A method for assembling the belt tensioner 110 described in the fifth previous paragraph includes steps a) through e). Step a) includes disposing the spring case 114 in the arm 112. Step b) includes disposing the spring 116 in the spring case 114. Step c) includes using the arm plate 118 to longitudinally compress the spring 116 and rotating the arm plate 118 until the spring 116 is in torsion with the first end portion 128 engaging the first spring seat 124, with the second end portion 130 engaging the second spring seat 132, and with the arm plate 118 (meaning at least a portion of the arm plate 118 such the second spring seat 132 of the arm plate 118) longitudinally passing inward of the hook portion 122. Step d) includes rotating the arm plate 118 to release some of the torsion in the spring 116 for the second end portion 130 to rotationally urge the arm plate 118 (meaning at least a portion of the arm plate 118) under the hook portion 122. Step e) includes using the arm plate 118 to release some of the longitudinal compression in the spring 116 until the arm plate 118 (meaning at least a portion of the arm plate 118) becomes trapped underneath the hook portion 122.

In one application of the first expression of the embodiment of FIGS. 4-9, when the belt tensioner 110 is assembled, the spring 116 is in torsional compression (wind up) and is in longitudinal compression. In a different application of the first expression of the embodiment of FIGS. 4-9 (with the spring 116 wound in the opposite direction from that shown in FIG. 4), when the belt tensioner 110 is assembled, the spring is in torsional expansion (unwinding) and is in longitudinal compression.

In one extension, the method of the second previous paragraph is also for disassembling the assembled belt tensioner 110 and further includes steps f) through j). Step f) includes using the arm plate 118 to increase the longitudinal compression in the spring 116. Step g) includes rotating the arm plate 118 to increase the torsion in the spring 116 until the arm plate 118 rotationally clears the hook portion 122. Step h) includes using the arm plate 118 to release all of the longitudinal compression and torsion in the spring 116. Step i) includes removing the spring 116 from the spring case 114. Step j) includes removing the spring case 114 from the arm 112.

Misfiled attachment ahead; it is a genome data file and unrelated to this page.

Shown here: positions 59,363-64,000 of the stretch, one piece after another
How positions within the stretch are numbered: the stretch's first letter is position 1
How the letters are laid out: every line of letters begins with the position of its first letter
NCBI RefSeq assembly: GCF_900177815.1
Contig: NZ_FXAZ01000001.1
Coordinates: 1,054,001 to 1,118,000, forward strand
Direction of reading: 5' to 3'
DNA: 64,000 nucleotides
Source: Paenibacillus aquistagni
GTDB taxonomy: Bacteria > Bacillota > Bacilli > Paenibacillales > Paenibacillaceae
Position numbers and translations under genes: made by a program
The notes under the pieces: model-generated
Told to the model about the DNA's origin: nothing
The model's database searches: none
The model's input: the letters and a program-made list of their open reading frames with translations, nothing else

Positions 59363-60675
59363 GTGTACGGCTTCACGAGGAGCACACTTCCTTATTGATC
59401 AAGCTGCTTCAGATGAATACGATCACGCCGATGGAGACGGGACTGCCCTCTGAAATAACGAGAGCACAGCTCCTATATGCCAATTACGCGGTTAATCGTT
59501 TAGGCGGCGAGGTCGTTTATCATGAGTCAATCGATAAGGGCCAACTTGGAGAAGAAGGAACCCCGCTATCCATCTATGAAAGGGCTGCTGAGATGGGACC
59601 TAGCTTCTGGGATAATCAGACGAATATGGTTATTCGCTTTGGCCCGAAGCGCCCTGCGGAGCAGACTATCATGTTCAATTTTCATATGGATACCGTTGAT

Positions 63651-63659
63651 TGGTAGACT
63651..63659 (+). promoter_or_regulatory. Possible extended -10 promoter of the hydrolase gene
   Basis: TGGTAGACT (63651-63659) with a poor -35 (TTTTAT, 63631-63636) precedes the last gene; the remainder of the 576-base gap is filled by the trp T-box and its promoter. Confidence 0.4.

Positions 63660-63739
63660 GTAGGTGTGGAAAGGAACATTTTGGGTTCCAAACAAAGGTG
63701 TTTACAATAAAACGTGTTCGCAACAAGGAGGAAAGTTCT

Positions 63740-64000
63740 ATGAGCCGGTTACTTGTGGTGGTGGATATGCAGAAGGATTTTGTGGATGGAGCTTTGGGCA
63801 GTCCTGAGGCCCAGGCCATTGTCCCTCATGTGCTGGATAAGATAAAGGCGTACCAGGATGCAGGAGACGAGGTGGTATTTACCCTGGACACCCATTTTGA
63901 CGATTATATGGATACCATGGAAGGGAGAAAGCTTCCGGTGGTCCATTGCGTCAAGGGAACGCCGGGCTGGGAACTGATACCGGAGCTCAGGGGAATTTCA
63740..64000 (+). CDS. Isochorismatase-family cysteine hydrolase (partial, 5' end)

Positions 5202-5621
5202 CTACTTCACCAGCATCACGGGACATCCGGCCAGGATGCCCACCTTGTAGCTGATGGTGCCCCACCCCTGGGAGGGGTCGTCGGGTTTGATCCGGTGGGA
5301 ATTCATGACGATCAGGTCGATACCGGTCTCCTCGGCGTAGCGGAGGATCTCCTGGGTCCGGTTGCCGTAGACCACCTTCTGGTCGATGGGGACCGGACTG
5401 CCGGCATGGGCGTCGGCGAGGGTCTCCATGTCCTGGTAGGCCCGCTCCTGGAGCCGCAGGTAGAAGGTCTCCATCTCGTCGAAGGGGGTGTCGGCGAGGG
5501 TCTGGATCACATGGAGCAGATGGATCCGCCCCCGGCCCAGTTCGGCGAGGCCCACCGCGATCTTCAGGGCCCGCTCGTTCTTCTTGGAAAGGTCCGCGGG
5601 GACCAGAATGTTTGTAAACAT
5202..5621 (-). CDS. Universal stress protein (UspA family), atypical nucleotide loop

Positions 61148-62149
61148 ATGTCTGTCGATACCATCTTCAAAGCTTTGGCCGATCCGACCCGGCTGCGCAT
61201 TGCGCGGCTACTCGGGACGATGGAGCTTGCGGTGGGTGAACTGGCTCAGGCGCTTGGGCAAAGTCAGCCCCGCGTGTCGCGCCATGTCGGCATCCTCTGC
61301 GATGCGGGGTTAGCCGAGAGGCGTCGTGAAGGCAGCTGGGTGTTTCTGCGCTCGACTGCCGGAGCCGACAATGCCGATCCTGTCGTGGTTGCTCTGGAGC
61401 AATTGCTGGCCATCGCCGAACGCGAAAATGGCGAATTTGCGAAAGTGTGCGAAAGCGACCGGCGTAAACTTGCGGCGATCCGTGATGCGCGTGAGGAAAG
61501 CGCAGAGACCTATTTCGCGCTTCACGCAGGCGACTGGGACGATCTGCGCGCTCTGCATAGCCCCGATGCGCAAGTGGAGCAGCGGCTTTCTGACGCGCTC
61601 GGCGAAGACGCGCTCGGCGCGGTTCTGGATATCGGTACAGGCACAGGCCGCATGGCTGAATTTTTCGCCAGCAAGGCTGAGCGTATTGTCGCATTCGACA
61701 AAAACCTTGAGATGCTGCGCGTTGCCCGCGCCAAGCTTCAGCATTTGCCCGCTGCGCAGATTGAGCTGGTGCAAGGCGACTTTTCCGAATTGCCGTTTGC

In another extension, the method of the third previous paragraph is also for mounting the assembled belt tensioner 110, wherein the arm plate 118 and the spring case 114 each have a central hole 162, and further includes steps f) through i). Step f) includes obtaining a threaded mounting bolt 160. Step g) includes disposing the spring case 114 of the assembled belt tensioner 110 against an engine (not shown) having a threaded mounting hole (not shown) with the central hole 162 of the spring case 114 substantially coaxially aligned with the mounting hole of the engine. Step h) includes passing the mounting bolt 160 through the central holes 162 of the arm plate 118 and the spring case 114. Step i) includes threadably engaging the mounting bolt 160 with the mounting hole.

A second expression of the embodiment of FIGS. 4-9 is for a belt tensioner 110 which includes a belt-tensioner arm 112, a belt-tensioner spring case 114, a belt-tensioner coil spring 116, an arm plate 118, and a pivot bushing 148. The arm 112 is adapted to support an idler pulley 120. The spring case 114 is disposed in the arm 112. The spring 116 is disposed in the spring case 114. The spring 116 is longitudinally compressed between the arm plate 118 and the spring case 114. The pivot bushing 148 circumferentially surrounds the spring 116, has a substantially outward or inward flared cone portion 150, and has a substantially constant diameter cylinder portion 152.